Inspired by our fascination with obituaries and the raw appeal of real lives, the WNEP Theater Foundation has found fresh fodder for improvisation. Each night a tight ensemble of seven performers takes a newspaper obituary and performs an hour-long characterization loosely based on that small amount of information. The real strength of this concept is that the actors give us more than just a hypothetical survey of one person’s life, also portraying characters who have no direct contact with the central figure to provide context and comedy. The atmosphere created for each of the decades represented (the 1920s through 1990s the night I attended, introduced by audio vignettes from each period) grounds the production, making it a comment on America’s history as well as that of the individual.

This sort of improvisation isn’t solely devoted to making the audience laugh easily and often–although there are funny moments. On opening night the audience heard tales of babies lost to the croup, jobs terminated, suicides prompted by the 1929 crash, women who attempted to sell their sons for drugs, and bitter, estranged couples who could not forgive. Carrying themes through the decades and their various characters, the talented cast show off their skills. Conveying wit and drama in a truly human manner, Postmortem successfully mines a concept that could easily have been exploitative. –Jenn Goddu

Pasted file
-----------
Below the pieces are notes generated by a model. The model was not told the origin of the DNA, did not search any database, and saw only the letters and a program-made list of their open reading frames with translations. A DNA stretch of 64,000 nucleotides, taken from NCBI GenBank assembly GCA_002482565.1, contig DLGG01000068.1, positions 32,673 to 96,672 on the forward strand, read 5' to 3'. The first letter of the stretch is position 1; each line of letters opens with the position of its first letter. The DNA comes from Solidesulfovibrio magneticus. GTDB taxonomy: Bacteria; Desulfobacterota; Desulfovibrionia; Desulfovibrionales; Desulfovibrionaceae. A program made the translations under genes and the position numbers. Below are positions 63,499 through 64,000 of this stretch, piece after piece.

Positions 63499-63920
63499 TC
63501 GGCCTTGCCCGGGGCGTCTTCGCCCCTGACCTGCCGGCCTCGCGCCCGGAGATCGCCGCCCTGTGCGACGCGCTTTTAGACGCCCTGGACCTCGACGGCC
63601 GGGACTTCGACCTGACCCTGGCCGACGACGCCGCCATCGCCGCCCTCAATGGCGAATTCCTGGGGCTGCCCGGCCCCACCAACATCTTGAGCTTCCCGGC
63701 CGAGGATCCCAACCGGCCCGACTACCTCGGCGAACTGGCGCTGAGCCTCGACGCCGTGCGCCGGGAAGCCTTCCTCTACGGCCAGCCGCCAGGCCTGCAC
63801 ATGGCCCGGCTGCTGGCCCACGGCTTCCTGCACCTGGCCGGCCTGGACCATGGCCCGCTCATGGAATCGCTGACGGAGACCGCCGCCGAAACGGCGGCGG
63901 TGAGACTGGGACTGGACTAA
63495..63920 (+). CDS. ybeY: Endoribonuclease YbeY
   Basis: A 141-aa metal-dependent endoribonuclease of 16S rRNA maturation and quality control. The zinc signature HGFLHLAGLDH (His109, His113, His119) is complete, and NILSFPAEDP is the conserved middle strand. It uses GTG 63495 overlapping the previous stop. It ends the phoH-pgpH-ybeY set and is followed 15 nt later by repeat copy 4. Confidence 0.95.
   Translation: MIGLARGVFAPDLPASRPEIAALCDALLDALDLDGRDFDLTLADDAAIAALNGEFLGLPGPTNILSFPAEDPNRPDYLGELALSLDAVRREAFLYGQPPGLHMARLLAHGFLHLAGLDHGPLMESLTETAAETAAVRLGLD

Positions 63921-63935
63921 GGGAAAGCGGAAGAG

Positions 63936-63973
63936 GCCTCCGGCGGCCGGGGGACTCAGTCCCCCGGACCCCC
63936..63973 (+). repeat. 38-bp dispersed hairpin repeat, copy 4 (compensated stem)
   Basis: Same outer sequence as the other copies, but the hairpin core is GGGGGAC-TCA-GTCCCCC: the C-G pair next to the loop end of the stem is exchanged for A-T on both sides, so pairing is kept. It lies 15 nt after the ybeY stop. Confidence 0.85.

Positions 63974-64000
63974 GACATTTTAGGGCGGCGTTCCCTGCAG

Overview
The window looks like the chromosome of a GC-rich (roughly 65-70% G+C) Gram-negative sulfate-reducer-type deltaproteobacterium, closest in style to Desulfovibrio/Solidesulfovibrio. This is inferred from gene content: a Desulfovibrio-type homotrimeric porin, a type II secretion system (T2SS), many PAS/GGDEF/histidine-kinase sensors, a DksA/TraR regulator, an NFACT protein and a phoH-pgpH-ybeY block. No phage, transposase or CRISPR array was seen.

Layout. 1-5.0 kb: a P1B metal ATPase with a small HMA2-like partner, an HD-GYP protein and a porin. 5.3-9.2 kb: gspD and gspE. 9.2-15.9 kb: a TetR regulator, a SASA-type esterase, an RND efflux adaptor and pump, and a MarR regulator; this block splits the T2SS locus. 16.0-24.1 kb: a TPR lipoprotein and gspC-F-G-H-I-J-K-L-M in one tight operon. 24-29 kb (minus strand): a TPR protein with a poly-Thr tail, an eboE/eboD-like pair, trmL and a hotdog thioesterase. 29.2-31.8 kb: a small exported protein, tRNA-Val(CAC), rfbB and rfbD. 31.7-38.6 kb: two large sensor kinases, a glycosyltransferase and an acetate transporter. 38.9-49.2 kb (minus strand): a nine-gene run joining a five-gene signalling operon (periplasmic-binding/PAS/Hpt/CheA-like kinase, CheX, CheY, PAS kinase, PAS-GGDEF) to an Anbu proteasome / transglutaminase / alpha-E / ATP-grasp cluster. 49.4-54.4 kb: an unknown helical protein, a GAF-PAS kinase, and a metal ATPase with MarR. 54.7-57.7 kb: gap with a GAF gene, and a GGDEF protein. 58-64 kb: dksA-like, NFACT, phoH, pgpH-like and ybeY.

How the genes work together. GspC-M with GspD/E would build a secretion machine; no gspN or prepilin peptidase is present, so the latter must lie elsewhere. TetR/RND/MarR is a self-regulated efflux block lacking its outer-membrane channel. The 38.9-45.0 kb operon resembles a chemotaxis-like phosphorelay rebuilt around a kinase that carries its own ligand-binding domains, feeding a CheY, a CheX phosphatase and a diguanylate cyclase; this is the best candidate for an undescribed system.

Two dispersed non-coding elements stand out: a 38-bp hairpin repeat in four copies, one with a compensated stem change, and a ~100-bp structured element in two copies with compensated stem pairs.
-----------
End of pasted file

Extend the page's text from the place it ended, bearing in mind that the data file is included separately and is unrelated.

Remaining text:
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Jan 2011 25


February 11 through March 6, 2011
Fridays, Saturdays, & Sundays at 7:00 p.m.
Tickets are $15.00 Friday/Saturday, $10 on Sundays

Viaduct Theater Studio
3111 North Western Avenue
(773) 296-6024 for tickets

WNEP Theater is freakin’ proud to present the reprisal of 2000′s hit improvised documentary “Postmortem” at the Viaduct Theater Studio in February and March of 2011.

“Postmortem” is a 75-minute improvised documentary based upon an actual obituary taken from the Chicago Tribune on the day of the show.  The cast of ten then presents scenes and monologues that take us through that person’s life from birth to death.

In 2000, said that “Postmortem” was “A startling and well-staged trip to a possible afterlife…moving and emotionally satisfying…” and the Chicago Reader mentioned that “…the talented cast shows off their skills…conveying wit and drama in a truly human manner…a comment on America’s history as wellas that of the individual…”